A majority of U.S. adults say the decreasing share of Americans who identify their race as White is neither good nor bad for society, according to a recent Pew Research Center survey.
About six-in-ten adults (61%) say the declining proportion of Americans who identify as White – a trend documented this month in new data from the Census Bureau about Americans who identify as solely White and not Hispanic – is neither good nor bad for society. About two-in-ten (22%) say it is bad, including 9% who say it is very bad. Slightly fewer (15%) say it is good for society, including 7% who say it is very good, according to the survey of 10,221 adults, conducted July 8-18, 2021.
Majorities across demographic and political groups have neutral views about the changing racial makeup of the U.S. population. But there are substantial differences in the shares who have a positive or negative opinion about the declining proportion of White people in the country.
Pew Research Center conducted this study to understand the public’s views on the declining share of Americans who identify as White, a decades-long trend that has accelerated in recent years. For this analysis, we surveyed 10,221 U.S. adults in July 2021. Everyone who took part in this survey is a member of the Center’s American Trends Panel (ATP), an online survey panel that is recruited through national, random sampling of residential addresses. This way nearly all U.S. adults have a chance of selection. The survey is weighted to be representative of the U.S. adult population by gender, race, ethnicity, partisan affiliation, education and other categories. Read more about the ATP’s methodology.
To examine changes in the White population in the U.S., we used Pew Research Center tabulations of PL94-171 census data for 2000-2020, Census Bureau tabulations for 1990 and IPUMS 5% census data for 1980. Data for detailed race groups from the 2020 and 2010 censuses can be found here.
Differences by age are especially pronounced. Among those ages 18 to 29, around three-in-ten (29%) say the fact that White people are declining as a share of the U.S. population is good for society, compared with 13% who say it is bad. By contrast, 32% of Americans ages 65 and older say this demographic shift is bad for society and only 6% say it is good.
Views also differ sharply by partisanship and ideology, even as nearly identical majorities of Republicans and Democrats (61% vs. 62%) say it is neither good nor bad for society that White people are declining as a share of the population.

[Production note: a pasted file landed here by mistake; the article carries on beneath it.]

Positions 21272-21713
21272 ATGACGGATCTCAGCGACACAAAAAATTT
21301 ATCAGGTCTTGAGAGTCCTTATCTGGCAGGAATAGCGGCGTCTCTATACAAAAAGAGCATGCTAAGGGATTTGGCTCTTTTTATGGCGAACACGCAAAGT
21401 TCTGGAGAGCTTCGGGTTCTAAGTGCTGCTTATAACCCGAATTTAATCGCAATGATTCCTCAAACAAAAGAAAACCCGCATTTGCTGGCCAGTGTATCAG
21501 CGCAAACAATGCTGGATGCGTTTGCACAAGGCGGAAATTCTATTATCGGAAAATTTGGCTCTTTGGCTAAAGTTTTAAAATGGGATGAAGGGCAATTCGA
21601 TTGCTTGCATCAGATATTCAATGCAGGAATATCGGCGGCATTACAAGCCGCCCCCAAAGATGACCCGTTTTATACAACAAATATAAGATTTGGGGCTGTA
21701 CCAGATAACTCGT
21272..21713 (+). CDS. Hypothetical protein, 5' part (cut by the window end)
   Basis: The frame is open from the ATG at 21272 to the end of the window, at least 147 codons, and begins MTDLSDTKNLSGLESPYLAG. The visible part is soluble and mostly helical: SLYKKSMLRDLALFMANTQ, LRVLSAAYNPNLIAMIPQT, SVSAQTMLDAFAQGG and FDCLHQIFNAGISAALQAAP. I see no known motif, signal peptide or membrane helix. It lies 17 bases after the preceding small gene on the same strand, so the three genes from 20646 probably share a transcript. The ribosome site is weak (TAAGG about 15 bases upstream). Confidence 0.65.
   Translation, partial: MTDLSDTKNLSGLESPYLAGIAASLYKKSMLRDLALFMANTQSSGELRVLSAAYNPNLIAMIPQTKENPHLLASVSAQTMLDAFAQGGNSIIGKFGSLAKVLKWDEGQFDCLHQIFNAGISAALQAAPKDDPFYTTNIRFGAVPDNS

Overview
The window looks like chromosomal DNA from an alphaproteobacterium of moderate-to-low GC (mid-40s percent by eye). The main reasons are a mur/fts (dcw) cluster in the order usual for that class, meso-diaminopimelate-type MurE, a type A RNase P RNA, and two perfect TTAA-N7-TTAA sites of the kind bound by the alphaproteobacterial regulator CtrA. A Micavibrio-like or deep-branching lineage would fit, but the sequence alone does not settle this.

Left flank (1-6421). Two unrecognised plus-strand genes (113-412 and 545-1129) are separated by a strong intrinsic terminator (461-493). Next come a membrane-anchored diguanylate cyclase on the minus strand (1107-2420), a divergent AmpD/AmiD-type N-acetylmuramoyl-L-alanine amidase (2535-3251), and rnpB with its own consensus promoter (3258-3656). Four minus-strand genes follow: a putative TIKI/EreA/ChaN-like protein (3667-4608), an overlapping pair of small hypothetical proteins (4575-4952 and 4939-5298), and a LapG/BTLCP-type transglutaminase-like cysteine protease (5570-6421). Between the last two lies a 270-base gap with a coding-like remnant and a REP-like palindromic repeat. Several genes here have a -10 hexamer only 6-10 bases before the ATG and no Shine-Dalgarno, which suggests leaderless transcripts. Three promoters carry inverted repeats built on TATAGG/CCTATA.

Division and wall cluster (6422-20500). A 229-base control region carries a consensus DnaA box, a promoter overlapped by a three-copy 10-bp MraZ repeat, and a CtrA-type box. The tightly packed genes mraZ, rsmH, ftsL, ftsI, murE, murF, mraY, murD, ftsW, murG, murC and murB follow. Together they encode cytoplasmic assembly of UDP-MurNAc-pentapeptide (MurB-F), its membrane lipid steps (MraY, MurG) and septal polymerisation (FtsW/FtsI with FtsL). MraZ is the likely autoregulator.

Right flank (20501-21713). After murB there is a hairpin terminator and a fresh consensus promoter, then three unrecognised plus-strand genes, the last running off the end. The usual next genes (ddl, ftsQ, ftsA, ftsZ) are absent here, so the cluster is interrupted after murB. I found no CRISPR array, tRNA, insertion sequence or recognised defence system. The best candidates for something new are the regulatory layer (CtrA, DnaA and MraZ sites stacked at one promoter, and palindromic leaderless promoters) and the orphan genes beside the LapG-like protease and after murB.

About a third of Republicans and GOP-leaning independents (34%) say the decline of the White share of the population is bad for society, including 38% of conservative Republicans and 26% of moderate and liberal Republicans. Few Republicans (5%) say it is good for society.
By contrast, around a quarter of Democrats and Democratic leaners (24%) say this demographic shift is a good thing. However, liberal Democrats are more likely than conservative and moderate Democrats (32% vs. 17%) to say the declining share of White people is good for society, while conservative and moderate Democrats are more likely than their liberal counterparts (18% vs. 7%) to say this shift is bad.
Across racial and ethnic groups, majorities of Americans say it is neither good nor bad that White people are a declining share of the U.S. population, though White adults (26%) are somewhat more likely than Black (21%), Hispanic and Asian adults (16% each) to say the change is bad for society.
Among White adults, views differ little from the pattern in the overall public. About six-in-ten White adults of all ages say the declining share of White people in the population is neither good nor bad for society. But about a third of White adults 65 and older (35%) say it is bad for society, while just 13% of those under 30 say the same. And consistent with the overall partisan differences in these views, White Democrats (23%) are far more likely than White Republicans (3%) to say the declining share of White people in the U.S. population is good for society. Conversely, White Republicans are three times as likely as White Democrats (36% vs. 12%) to say this change is bad.